Sherab Dorje
Global Moderator
 
Posts: 9784
Joined: Fri May 14, 2010 9:27 pm
Location: Greece

Re: Karma and Reincarnation

Postby Malcolm » Thu Jan 16, 2014 2:46 pm

Sherab Dorje wrote:Aagin this is very true, but it still provides no evidence regarding the "accusation" of hyper-realism in regards to the model of the functioning of mind. And, anyway, again, all that is happening is that you are displaying a preference for one conceptual framework over another. Unless, of course, you are saying that Theravada is not Buddhadharma, then we are getting into a whole different conversation.


What Kevin is saying is that for Theravadins Dharmas are real but persons are not. Perhaps "hyper" is a bit of an exaggeration, but their view is still realist, so far as it goes.
http://www.bhaisajya.net
http://www.bhaisajya.guru
http://atikosha.org
འ༔ ཨ༔ ཧ༔ ཤ༔ ས༔ མ༔

Though there are infinite liberating gateways of Dharma,
there are none not included in the dimension of the knowledge of the Great Perfection.

-- Buddha Samantabhadri
User avatar
Malcolm
 
Posts: 12144
Joined: Thu Nov 11, 2010 2:19 am

Re: Karma and Reincarnation

Postby Virgo » Thu Jan 16, 2014 9:18 pm

Sherab Dorje wrote:
Virgo wrote:It's not (nor did I ever say otherwise).
It seems to me that that is what you were saying her...

Neither one is any more real than the other, but their views differ.

Aagin this is very true, but it still provides no evidence regarding the "accusation" of hyper-realism in regards to the model of the functioning of mind. And, anyway, again, all that is happening is that you are displaying a preference for one conceptual framework over another. Unless, of course, you are saying that Theravada is not Buddhadharma, then we are getting into a whole different conversation.

What evidence do I really need? All you have to do is read a treatise like the Visuddhimagga to understand that the view is that of realism (or read other Commentaries).

Conceptualizations can, at best, only be approximations of ultimate reality. Therefore, neither system is truly correct in the realest sense. Therefore, I do not prefer either. Each one of these systems, however, can be a very useful tool in it's own right, under the right circumstances, for the right people, etc.
Therefore, I feel that both are profound and liberating, it's just that the Theravada Abhidhamma posits really arising dharmas, while yogacara is more penetrating in this matter. Both point outside of the loop.

Kevin
User avatar
Virgo
 
Posts: 1419
Joined: Sat Feb 06, 2010 3:47 am
Location: Globe

Re: Karma and Reincarnation

Postby cloudburst » Mon Jan 20, 2014 5:08 pm

Malcolm wrote:
cloudburst wrote: I am interested to see if you can give a coherent explanation of external object without positing or implying an essence. So far, I don't think you've done so.


Sure I have, external objects are composed of the inert five elements, arising from causes and conditions, lacking any intrinsic nature.


You still have the problem of how an inert object, or an object not somehow connected with consciousness, could exist without an essence. If something exists without depending upon mind, it will be inherent. You need to deal with this problem in a way other than just asserting your point.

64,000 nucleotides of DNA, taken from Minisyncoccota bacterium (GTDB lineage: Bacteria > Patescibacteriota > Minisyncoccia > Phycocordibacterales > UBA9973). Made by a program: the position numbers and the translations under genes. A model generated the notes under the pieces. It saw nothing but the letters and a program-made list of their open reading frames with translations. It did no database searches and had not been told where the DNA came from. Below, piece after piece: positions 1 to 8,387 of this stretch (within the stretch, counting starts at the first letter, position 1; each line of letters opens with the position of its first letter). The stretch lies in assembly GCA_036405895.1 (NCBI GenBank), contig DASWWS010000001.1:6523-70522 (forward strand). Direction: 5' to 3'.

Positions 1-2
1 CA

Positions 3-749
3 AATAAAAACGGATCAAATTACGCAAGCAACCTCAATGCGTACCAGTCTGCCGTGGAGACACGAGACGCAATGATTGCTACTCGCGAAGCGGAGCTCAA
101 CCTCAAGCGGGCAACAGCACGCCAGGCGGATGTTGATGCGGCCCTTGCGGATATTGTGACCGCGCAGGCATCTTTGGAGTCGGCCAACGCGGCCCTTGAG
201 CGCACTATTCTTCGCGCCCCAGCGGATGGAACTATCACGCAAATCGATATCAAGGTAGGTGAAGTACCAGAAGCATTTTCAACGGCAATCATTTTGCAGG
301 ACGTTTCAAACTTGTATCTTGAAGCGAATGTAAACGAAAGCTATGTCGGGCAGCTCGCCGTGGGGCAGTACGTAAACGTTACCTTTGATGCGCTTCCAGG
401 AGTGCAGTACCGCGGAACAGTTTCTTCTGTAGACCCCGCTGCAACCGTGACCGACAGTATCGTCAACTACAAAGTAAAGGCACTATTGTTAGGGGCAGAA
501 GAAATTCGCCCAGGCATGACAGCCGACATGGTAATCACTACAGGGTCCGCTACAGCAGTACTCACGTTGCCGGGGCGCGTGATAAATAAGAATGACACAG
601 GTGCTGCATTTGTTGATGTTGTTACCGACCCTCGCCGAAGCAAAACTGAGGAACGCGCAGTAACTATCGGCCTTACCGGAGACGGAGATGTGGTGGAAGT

In that case you can give an example of an object that is not and has never appeared to mind. If it is an object, it is an object of mind, or an appearance. What else?


note: still no example here.

Malcolm wrote:Mental objects are one class of objects, material objects are another class of objects. You are conflating the two. A mental object (part of the dharmadhātu) is an object for the mano dhātu. A material object is an object for the other five dhātus, form for eye, etc.


sure, all objects, mental and material, are objects of consciousnesses, sense or otherwise. You get nowhere differentiating mental consciousness from sense consciousness as they are all consciousness, or mind. I appreciate your presentation of the 18 elements, please explain how an object exists independently of mind without implying an essence. Before a mind is generated, if an object exists, it must exist independent of mind. Vasubahandu's presentation is finally a realist one. I am assuming you want to do better than that.

Malcolm wrote:It is not the intention of Madhyamaka to undermine this or that conventional presentation of the skandhas, dhātus and āyatanas, but merely to show that they are not paramārtha dharmas.


good.

Malcolm wrote:Of course, as I said, if you prefer to follow the Yogacara presentation of conventional truth that's ok with me, but it was rejected by Candra.


Some elements of all lower schools are rejected by Madhayamikas, some are retained for their explanatory power. The realism of the Sautrantikas was also rejected by Chandra. I am interested to see if you can give an explanation of how a thunderstorm could exist that did not arise from karma, without employing a realist ontology.

So far, nothing.
User avatar
cloudburst
 
Posts: 184
Joined: Thu Apr 07, 2011 4:49 pm

PreviousNext

Return to Exploring Buddhism

Who is online

Users browsing this forum: No registered users and 20 guests

>